We are sometimes asked if it is better to calibrate process instruments in the field, or in a calibration workshop. It is obviously impossible for us to give a correct generic answer for that question. The right answer for each application depends on various things. In this post I have listed a few common arguments for both field calibration and workshop calibration.
A HART transmitter is the most common smart transmitter type used in the process industry. What should be taken into account when calibrating and trimming a HART transmitter? Let’s take a look at the most important things to take into consideration. And also, let’s set straight the most common misconceptions regarding HART communicators.
One of the questions we get asked most frequently is how often a customer should calibrate his instruments. Unfortunately there is no straight answer to this, at least not one that would always be correct. Instead there is a list of variables that should be taken into account when deciding the calibration period for any measurement device. Let’s take a quick look at these variables.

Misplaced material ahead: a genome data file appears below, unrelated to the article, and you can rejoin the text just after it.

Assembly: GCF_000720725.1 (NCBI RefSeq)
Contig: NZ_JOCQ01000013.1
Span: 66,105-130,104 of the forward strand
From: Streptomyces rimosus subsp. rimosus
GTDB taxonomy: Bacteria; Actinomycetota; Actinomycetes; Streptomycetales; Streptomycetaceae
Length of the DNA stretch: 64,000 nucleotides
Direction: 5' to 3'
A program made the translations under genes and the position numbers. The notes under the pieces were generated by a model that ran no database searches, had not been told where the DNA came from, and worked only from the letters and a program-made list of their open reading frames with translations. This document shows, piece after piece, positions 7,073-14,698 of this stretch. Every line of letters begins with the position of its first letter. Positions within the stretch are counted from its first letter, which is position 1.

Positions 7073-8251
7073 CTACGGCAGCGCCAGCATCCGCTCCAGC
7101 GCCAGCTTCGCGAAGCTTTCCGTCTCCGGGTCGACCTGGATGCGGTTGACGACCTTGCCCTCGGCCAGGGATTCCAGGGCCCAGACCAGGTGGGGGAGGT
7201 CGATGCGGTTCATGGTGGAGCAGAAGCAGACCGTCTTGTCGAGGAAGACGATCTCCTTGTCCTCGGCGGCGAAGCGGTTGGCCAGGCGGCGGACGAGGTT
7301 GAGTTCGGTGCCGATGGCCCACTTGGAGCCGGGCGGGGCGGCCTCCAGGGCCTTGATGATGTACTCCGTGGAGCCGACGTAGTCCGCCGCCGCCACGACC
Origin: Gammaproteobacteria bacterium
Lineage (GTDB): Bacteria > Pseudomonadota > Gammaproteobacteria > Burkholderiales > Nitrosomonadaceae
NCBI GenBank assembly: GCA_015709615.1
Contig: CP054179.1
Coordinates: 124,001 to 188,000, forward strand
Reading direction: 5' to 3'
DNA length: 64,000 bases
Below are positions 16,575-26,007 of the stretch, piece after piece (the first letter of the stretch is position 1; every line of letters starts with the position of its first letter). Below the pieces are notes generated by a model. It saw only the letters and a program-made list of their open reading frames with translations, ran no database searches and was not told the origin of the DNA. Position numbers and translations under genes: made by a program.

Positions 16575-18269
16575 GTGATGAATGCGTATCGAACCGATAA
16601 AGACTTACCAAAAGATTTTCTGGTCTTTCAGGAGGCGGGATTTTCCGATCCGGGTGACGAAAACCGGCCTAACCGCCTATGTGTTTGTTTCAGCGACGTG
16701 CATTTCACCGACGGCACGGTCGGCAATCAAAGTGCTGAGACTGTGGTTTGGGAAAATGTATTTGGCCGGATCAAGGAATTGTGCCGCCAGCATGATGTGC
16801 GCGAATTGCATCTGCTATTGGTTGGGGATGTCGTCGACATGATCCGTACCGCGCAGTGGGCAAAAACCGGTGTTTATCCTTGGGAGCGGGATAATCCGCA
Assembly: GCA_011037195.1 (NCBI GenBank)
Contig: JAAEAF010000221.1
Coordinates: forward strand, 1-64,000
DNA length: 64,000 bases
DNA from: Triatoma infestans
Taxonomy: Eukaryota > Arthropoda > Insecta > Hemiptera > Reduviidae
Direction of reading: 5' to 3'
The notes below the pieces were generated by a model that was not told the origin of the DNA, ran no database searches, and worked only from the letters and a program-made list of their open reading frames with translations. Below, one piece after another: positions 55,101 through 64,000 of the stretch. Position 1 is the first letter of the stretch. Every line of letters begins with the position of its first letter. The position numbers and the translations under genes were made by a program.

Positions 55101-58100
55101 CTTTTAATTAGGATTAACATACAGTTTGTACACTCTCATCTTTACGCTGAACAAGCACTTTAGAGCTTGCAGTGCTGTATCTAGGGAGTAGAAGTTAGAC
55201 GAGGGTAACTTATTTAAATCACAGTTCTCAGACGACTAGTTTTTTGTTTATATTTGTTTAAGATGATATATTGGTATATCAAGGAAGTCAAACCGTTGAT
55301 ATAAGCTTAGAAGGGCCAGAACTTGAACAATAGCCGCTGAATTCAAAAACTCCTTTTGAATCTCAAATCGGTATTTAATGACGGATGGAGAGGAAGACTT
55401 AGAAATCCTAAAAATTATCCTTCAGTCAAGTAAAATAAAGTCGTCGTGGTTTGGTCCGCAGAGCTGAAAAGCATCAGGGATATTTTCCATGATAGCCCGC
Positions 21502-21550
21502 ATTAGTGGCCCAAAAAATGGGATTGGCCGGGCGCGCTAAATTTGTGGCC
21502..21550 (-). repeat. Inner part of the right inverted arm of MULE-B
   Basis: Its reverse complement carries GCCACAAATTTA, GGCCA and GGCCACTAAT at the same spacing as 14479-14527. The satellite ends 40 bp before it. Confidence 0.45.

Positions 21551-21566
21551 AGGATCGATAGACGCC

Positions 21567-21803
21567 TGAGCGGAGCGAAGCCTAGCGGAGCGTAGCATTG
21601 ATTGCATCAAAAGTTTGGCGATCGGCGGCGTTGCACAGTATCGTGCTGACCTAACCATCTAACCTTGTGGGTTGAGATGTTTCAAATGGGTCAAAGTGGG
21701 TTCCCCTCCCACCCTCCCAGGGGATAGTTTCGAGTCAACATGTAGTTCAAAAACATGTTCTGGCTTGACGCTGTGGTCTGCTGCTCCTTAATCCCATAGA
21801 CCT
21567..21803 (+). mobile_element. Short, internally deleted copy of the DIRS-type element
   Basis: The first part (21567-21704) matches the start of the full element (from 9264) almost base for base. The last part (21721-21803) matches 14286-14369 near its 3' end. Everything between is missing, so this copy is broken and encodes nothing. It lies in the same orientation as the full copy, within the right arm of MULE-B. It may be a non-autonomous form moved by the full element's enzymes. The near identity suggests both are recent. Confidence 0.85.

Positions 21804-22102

As many as every fourth company in the process industry is at the moment considering to make some kind of update to its calibration process and systems. I admit, the number sounds quite high, but it is based on a specific study we recently made with the International Society of Automation (www.isa.org) concerning calibration process changes.
We often get asked questions regarding the calibration of a pressure switch.
Since we didn’t have any videos on the topic on our YouTube channel, our dynamic duo from our US office, Roy and Ned, decided to make one.
In this blog post we’ll continue to talk about another fundamental topic:
Why should you calibrate?
It is good to remember the old rule: “All measurement devices measure wrong, and calibration tells how wrong they are.”
As this is a calibration blog, I will begin with writing a short post on a very fundamental thing – what is calibration? But how can I explain shortly what calibration is?